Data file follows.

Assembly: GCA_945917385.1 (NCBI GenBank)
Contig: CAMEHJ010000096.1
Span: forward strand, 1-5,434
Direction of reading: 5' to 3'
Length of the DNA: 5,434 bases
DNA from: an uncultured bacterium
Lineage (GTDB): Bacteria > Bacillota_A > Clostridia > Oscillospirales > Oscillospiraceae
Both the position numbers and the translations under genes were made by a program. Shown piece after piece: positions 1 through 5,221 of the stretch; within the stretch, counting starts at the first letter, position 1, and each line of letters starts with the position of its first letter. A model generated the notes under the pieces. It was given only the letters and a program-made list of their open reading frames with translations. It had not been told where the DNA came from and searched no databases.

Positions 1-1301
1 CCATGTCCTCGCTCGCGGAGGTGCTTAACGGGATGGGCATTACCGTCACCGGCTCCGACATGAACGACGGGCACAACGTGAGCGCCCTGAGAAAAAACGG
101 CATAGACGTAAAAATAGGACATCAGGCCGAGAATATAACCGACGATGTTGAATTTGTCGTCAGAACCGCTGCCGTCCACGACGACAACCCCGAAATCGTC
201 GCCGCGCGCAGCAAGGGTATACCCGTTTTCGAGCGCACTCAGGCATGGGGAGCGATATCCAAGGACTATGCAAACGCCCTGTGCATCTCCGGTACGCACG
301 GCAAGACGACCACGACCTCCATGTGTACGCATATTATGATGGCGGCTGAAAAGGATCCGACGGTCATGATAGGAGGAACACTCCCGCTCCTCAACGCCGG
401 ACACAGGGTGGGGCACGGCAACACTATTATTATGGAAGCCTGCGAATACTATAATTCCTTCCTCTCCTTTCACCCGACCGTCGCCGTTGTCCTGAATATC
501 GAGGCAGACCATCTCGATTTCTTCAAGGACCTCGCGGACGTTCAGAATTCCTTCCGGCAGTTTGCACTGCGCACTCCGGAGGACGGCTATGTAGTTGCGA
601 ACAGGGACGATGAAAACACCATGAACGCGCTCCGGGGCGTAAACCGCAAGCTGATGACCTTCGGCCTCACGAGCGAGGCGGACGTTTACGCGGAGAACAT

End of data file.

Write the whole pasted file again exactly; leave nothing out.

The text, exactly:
Assembly: GCA_945917385.1 (NCBI GenBank)
Contig: CAMEHJ010000096.1
Span: forward strand, 1-5,434
Direction of reading: 5' to 3'
Length of the DNA: 5,434 bases
DNA from: an uncultured bacterium
Lineage (GTDB): Bacteria > Bacillota_A > Clostridia > Oscillospirales > Oscillospiraceae
Both the position numbers and the translations under genes were made by a program. Shown piece after piece: positions 1 through 5,221 of the stretch; within the stretch, counting starts at the first letter, position 1, and each line of letters starts with the position of its first letter. A model generated the notes under the pieces. It was given only the letters and a program-made list of their open reading frames with translations. It had not been told where the DNA came from and searched no databases.

Positions 1-1301
1 CCATGTCCTCGCTCGCGGAGGTGCTTAACGGGATGGGCATTACCGTCACCGGCTCCGACATGAACGACGGGCACAACGTGAGCGCCCTGAGAAAAAACGG
101 CATAGACGTAAAAATAGGACATCAGGCCGAGAATATAACCGACGATGTTGAATTTGTCGTCAGAACCGCTGCCGTCCACGACGACAACCCCGAAATCGTC
201 GCCGCGCGCAGCAAGGGTATACCCGTTTTCGAGCGCACTCAGGCATGGGGAGCGATATCCAAGGACTATGCAAACGCCCTGTGCATCTCCGGTACGCACG
301 GCAAGACGACCACGACCTCCATGTGTACGCATATTATGATGGCGGCTGAAAAGGATCCGACGGTCATGATAGGAGGAACACTCCCGCTCCTCAACGCCGG
401 ACACAGGGTGGGGCACGGCAACACTATTATTATGGAAGCCTGCGAATACTATAATTCCTTCCTCTCCTTTCACCCGACCGTCGCCGTTGTCCTGAATATC
501 GAGGCAGACCATCTCGATTTCTTCAAGGACCTCGCGGACGTTCAGAATTCCTTCCGGCAGTTTGCACTGCGCACTCCGGAGGACGGCTATGTAGTTGCGA
601 ACAGGGACGATGAAAACACCATGAACGCGCTCCGGGGCGTAAACCGCAAGCTGATGACCTTCGGCCTCACGAGCGAGGCGGACGTTTACGCGGAGAACAT